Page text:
I’ve been involved with the Peer Advocate program since my freshman year at Caltech. I always regarded myself as a person who could listen to and empathize with others, and enjoyed serving that role to my friends and peers in high school. A Peer Advocate is trained to build listening skills to address mental health issues in their peers and to improve the residential experience through hosting office hours and house events. It’s one of the most unique programs at the school and provides a valuable resource for all Caltech students.
There are many different facets to the PA role. As someone who’s been involved since I interviewed for the position freshman year, my responsibilities in the program grew to involve planning events, managing the PA house budget and coordinating other logistics so make sure the house had access to PAs as a resource. In general, the lifetime of a PA goes like this: the program is advertised later in winter term, and though freshmen are typically encouraged to apply,, many upperclassmen such as sophomores and juniors do so as well. Every house has a slightly different process, but the new PA applicants fill out a form with written questions and are then invited for an interview with the current house PAs, the house RA and one of the directors of the campus-wide PA program. While sitting in with potentially five to six interviewers may seem like a daunting experience, the process tends to be fairly relaxed since it’s contained within the house with people you already know.
If you’re selected to be a new PA, you get to take a class with the PA program directors and the other new PAs in the spring term. This class normally runs for two hours once a week late at night (usually 7p-9p timeframe). Many of the skills important to supporting your peers as a PA are taught in this class, such as active listening skills, responding to different types of mental health crises, understanding how to empathize with others, etc. A large part of the course is based on role-playing where someone enacts a potential scenario you may face as a PA, and you develop skills on how to respond appropriately. The class has always been helpful in transitioning PAs into their new roles and teaching the wide breadth of skills required to serve in the position effectively.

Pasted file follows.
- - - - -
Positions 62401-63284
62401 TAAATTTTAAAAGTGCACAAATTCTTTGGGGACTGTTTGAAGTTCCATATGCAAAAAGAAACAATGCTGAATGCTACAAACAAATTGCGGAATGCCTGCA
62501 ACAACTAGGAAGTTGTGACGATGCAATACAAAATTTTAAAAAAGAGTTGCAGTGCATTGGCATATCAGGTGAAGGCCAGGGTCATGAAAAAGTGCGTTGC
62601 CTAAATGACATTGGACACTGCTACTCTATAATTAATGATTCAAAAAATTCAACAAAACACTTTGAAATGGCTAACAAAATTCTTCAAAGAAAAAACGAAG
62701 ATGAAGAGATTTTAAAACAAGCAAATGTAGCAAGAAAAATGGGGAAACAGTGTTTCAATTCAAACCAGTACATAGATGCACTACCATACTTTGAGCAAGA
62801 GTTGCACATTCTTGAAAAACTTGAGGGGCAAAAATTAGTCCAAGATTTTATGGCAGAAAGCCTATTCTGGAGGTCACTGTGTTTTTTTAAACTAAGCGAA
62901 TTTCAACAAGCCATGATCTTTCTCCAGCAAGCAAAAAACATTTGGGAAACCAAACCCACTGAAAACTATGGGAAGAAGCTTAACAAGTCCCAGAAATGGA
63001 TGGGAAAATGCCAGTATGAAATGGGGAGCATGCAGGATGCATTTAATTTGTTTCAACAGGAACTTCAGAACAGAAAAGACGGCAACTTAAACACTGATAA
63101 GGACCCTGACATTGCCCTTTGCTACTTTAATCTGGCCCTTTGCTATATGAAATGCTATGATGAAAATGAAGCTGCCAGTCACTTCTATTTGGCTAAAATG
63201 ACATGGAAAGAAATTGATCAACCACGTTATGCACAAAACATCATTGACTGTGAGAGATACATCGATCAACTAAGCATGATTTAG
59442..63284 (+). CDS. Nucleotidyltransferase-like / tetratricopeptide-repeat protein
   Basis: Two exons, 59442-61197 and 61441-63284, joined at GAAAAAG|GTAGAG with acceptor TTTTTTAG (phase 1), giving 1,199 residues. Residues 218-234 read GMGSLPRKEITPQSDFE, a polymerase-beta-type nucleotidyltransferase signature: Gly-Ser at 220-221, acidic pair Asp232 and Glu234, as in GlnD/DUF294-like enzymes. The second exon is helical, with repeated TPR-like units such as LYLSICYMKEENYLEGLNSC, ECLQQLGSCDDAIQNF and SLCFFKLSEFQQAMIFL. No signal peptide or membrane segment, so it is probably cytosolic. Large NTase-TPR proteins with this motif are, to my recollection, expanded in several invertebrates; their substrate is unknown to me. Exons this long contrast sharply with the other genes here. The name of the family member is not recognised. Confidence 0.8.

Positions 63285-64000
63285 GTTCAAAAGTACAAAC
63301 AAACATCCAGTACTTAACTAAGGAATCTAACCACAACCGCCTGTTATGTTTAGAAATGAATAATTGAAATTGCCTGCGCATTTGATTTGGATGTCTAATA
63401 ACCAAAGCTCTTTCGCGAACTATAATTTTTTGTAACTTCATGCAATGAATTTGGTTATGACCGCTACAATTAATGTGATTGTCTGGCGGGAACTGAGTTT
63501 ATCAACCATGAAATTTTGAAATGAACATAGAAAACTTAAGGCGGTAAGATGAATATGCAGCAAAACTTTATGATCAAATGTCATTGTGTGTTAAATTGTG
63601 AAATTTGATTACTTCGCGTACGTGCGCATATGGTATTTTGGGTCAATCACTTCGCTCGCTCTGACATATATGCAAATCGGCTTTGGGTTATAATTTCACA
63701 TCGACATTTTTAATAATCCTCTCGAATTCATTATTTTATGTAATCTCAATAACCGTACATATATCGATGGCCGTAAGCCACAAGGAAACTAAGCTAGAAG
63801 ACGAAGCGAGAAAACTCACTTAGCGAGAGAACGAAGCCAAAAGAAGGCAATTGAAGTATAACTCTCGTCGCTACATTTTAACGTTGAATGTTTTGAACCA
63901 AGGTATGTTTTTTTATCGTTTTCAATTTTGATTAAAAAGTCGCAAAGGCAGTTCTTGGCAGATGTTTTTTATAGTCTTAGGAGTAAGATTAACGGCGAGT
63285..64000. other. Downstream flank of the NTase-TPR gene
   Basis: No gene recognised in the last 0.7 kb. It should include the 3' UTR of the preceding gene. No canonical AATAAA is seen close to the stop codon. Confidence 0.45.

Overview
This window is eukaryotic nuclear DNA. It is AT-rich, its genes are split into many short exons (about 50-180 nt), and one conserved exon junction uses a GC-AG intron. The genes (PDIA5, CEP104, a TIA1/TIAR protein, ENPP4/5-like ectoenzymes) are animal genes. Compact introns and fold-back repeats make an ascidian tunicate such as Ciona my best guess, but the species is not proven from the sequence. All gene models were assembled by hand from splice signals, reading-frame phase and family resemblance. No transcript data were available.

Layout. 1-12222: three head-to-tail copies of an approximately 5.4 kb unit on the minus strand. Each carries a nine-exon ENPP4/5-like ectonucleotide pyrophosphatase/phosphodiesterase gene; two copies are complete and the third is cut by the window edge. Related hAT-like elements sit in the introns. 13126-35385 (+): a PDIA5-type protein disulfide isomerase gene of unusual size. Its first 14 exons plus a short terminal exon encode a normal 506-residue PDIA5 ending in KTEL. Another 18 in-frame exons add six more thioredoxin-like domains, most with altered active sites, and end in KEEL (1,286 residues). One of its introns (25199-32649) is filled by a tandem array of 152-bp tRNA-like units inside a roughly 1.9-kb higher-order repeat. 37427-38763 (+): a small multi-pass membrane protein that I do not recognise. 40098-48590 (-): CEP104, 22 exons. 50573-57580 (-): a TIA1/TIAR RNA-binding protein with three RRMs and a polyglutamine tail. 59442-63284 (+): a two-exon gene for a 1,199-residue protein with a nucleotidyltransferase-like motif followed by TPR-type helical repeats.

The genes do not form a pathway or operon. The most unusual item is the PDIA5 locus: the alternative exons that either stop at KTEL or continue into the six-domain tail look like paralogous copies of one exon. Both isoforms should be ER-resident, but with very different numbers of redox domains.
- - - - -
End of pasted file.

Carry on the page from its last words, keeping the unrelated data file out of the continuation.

A lot of the support PAs provide is environmental. While I’ve dealt with my fair share of individual cases throughout the years, background support is a large part of supporting your peers. I hold weekly office hours, where people can drop in and talk about anything. I keep a bucket of candy outside of my room for members of my house to take, in addition to a box of other basic products, such as menstrual pads/tampons, condoms, etc. The PA program provides a budget for each house, so we can plan an event for the house each term. For example, we had a Donut night in the fall, where people came to the dining hall to grab donuts and just chat. Before COVID, we would host larger house lunches on the weekends when dining options are less available, so that the house could get together and have a nice catered meal.
All in all, I would really recommend looking into becoming a PA if you’re interested in doing any of the things I’ve mentioned above. Another added benefit is that first time PAs normally have a guaranteed house pick, so you’ll be able to stay involved in the house both through your position and your living situation on campus. If you enjoy your role, you can come back in subsequent years as a returning PA and continue talking to your peers and helping to plan events. I hope this blog post provided some good details and information about the program, and maybe even inspired you to apply yourself!